The reason why Online Services Are Deficient When Filing for Divorce

Choosing between traditional and technological methods of divorce is not simply about cost.

Divorce could be simultaneously one of the most emotional and detail-oriented issues a person will go through in their life. The increasing embrace of the digital world for cost- and time-saving online forms for divorce demonstrate how essential work of a family law divorce lawyer are for making certain a divorce is sufficiently managed. Unlike online forms, divorce could never be regarded as “one size fits all.” The available online forms are cookie-cutter and too generic.

Numerous different types of people get divorced. The only marriage an online divorce might work for are those which marriage was brief and that also have no retirement, no assets, no property and no kids. For these marriages, an online form might be cheaper than hiring an attorney. However, this assumes the divorcing parties are experienced enough to comply with both the Family Code and applicable court rules. If not, one risks showing up to court to complete their divorce just to be informed by the court that they need to start over at square one. Even in these situations, it is usually cheaper and faster to hire an attorney to do the job right.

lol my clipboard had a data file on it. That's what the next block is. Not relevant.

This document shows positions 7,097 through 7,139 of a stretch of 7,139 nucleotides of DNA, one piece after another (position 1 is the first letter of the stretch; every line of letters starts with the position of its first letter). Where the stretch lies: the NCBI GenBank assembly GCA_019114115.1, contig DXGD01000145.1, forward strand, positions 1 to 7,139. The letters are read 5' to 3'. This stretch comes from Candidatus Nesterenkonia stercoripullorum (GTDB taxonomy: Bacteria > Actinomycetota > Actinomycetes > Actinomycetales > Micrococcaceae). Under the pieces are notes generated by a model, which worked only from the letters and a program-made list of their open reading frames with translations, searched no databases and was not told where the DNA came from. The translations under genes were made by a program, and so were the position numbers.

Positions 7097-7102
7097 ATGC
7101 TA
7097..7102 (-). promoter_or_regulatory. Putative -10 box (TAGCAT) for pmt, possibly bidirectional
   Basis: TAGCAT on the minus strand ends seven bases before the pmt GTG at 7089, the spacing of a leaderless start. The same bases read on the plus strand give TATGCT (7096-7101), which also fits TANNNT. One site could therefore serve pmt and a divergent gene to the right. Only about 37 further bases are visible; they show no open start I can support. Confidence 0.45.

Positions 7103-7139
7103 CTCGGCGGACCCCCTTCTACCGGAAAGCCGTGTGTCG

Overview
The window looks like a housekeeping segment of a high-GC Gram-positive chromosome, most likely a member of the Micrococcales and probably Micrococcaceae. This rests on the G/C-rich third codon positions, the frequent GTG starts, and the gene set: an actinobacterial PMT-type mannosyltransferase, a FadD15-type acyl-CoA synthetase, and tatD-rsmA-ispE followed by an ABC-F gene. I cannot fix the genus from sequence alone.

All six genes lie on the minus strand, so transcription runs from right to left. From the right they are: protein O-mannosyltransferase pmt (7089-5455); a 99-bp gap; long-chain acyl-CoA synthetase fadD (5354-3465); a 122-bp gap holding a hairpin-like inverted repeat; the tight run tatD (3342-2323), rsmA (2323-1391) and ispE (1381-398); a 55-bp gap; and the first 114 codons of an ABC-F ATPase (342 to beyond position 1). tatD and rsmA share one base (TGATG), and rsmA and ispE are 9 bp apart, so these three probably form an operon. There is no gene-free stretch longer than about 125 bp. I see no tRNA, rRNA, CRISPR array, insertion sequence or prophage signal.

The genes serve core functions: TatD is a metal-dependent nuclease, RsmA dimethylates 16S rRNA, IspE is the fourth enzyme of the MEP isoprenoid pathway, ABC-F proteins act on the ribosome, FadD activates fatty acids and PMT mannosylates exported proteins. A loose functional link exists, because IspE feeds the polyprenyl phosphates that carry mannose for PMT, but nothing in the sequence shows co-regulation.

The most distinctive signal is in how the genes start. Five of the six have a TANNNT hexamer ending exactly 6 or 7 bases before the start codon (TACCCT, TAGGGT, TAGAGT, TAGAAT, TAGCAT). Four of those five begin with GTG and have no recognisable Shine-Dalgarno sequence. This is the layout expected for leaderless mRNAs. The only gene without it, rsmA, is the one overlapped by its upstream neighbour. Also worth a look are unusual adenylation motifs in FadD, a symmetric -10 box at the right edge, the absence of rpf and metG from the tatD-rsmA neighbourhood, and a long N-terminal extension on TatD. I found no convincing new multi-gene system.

A quick search of Facebook, Craiglist or even Google will show numerous sources offering “cheap, quick and effortless online divorces.” Oftentimes they go by labels such as notarios. This is to prey on the immigrant communities, who often do not recognize that in the United States, notarios are not licensed to practice law. These services might state that you could get a divorce for as little as $250. This is actually typical in Harris County, which is strange, considering the filing fee for a divorce in that county is more than that. Sadly for people who fall victim to these cons, it usually will cost you more to clean up the mess.

One of the first steps in filing for divorce is usually what trips up people trying to do it without an attorney. This is the problem of service. In a divorce, just like in any civil case, the petitioner must serve the respondent with the petition. They must supply proof to the courtroom of this with a return citation filed with the court. Improper execution of this step will restrict the divorce from finalizing. Frequently, the respondent can’t be found or is actively hiding. In these types of situations, I have yet to find a non-attorney who can browse the procedural waters solo. Here once again, both time and funds could be saved by simply hiring an attorney.

Occasionally spouses agree to divorce and even agree on how to divide their assets. When a couple is in this particular scenario and one partner suggests using an online form, this raises a great reddish flag. Is the spouse hiding assets? Are they trying to claim individual real estate that should be community property? In many marriages, one spouse controls the finances more than the other. There might also be educational or professional advantages one party has over the other. An attorney will be in a position to map the community property and recognize any individual property. If the arrangement is truly as reasonable as the spouse makes it appear, this will be quickly confirmed by consulting with an attorney. Simply separating assets without a professional involved is a slippery slope. Frequently these types of divorce cases end up being reopened by the courtroom, if the injured party is in a position to hire an attorney in adequate time after the fact. Once this happens, these cases become very expensive for the litigants.